EMCBC Mining and the Environment Primer: Acid Mine Drainage

Jamie Kneen Communications and Outreach Coordinator responsible for: strategic research, social media, and public engagement; our Africa program, environmental assessment, and uranium mining.

Industry, labour, government, and environmentalists agree on one issue: that Acid Mine Drainage (AMD) is the number one environmental problem facing the mining industry. Acid Mine Drainage:

  • devastates fish and aquatic habitat,
  • is virtually impossible to reverse with existing technology, and
  • once started, costs millions of dollars annually to treat and can continue for centuries.

AMD occurs when sulphide-bearing minerals in rock are exposed to air and water, changing the sulphide sulphur to sulphuric acid. This acid can dissolve heavy metals found in waste rock and tailings such as lead, zinc, copper, arsenic, selenium, mercury, and cadmium, into ground and surface water. Certain bacteria, naturally present, can significantly increase the rate of this reaction. AMD and heavy metals pollution can poison ground and drinking water. AMD can destroy aquatic life and habitat. Ore bodies commonly mined that pose AMD risk in BC are: gold, silver, copper, iron, zinc, lead (or multi-metal combinations), and coal.

Acid drainage can and does occur naturally at specific sites. It happens when sulphide minerals are exposed to weathering and react with water and oxygen to produce sulphuric acid, which is carried away in runoff. This process is called acid rock drainage (ARD). In mining, however, the scale and impact of the acid generation (here usually called acid mine drainage) can be pushed far beyond natural limits.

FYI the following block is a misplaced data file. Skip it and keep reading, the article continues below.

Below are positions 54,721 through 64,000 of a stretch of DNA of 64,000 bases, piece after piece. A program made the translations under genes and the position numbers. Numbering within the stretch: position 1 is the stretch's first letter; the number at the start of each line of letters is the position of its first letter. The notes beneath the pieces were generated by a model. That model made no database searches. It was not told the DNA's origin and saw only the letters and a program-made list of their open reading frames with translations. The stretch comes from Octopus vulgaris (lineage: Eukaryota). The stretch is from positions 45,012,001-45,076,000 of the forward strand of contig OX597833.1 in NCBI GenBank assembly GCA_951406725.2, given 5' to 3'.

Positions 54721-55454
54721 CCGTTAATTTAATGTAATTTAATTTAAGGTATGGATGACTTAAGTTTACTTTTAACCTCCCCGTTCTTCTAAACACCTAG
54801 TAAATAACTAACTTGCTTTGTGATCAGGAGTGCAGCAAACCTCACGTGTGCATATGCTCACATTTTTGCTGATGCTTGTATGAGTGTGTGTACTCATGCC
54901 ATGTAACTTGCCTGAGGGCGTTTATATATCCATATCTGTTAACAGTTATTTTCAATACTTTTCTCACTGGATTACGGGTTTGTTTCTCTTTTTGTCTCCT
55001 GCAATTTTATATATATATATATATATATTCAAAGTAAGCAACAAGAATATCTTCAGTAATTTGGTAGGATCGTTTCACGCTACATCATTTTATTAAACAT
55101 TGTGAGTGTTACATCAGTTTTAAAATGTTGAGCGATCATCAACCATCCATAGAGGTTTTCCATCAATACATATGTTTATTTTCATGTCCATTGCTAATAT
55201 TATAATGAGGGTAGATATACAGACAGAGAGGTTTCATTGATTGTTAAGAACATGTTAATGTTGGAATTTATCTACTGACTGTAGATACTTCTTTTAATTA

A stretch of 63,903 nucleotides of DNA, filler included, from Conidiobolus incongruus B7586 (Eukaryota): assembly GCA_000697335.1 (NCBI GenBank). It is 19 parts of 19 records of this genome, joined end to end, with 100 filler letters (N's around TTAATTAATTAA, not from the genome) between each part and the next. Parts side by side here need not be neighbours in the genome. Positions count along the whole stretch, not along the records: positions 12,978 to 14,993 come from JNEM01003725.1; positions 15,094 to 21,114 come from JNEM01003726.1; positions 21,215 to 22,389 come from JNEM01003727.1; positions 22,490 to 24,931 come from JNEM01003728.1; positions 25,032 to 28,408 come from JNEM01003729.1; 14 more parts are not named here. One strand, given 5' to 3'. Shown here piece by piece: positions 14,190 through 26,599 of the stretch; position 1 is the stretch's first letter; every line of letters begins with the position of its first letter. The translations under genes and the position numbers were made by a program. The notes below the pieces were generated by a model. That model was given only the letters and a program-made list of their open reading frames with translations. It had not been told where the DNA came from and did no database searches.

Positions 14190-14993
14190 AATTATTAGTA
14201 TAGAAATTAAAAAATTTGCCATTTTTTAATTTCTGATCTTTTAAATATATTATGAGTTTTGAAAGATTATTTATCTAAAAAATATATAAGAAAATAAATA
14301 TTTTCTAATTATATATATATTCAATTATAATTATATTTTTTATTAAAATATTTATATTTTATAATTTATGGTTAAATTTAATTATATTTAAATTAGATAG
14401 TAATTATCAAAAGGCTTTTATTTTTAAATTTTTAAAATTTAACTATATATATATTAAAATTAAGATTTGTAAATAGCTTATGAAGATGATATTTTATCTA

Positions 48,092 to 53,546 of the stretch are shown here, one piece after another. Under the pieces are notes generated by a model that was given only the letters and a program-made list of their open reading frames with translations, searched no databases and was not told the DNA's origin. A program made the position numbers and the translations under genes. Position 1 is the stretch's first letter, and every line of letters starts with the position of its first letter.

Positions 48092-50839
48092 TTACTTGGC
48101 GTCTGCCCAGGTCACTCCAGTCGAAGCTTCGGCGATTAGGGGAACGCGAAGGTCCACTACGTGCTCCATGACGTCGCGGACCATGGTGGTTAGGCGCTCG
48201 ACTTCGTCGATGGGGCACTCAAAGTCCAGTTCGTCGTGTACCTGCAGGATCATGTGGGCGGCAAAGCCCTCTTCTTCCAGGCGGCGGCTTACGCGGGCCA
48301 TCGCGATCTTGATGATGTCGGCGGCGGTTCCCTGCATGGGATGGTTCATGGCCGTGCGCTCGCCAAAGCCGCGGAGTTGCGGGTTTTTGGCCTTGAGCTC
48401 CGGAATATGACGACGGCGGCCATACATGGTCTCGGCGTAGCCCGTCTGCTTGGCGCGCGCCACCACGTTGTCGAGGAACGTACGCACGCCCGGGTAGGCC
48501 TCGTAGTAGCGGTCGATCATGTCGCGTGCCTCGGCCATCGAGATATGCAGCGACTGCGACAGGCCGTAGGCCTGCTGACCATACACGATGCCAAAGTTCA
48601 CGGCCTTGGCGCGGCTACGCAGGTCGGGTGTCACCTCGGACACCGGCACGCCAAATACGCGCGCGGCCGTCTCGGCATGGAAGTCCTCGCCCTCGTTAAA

Acid generation results from exposure to air and water. This means that the more surface area of rock exposed, the greater the amount of acid. During the mining process, hundreds, sometimes thousands of tons of rock are dug up and crushed each day. The acid then leaches through the ground and releases heavy metals such as lead, zinc, copper, arsenic, selenium, mercury and cadmium.

The Equity Silver mine near Houston, shown here, will require treatment for AMD for at least the next 500 years. On Vancouver Island, the Mt. Washington mine operated for only three years. However, it has left a deadly legacy of acid and heavy metals that has virtually eliminated what was a $2 million annual fishery on the Tsolum River.

Acid mine drainage can develop at several points throughout the mining process: in underground workings, open pit mine faces, waste rock dumps, tailings deposits, and ore stockpiles. Acid generation can last for decades, centuries, or longer, and its impacts can travel many miles downstream. Roman mine sites in Great Britain continue to generate acid drainage 2,000 years after mining ceased.

As concerned individuals committed to the protection and respect of our natural world, we can:

  • identify operating or abandoned mine sites in our regions,
  • learn about how mine sites are being monitored, what permits have been issued, and how citizens are involved in decision making.
  • get more information about AMD and other mining issues across BC and in our community, and
  • insist that prevention of AMD is the only acceptable and responsible strategy.

For a detailed examination of AMD, see our report on Acid Mine Drainage and water issues.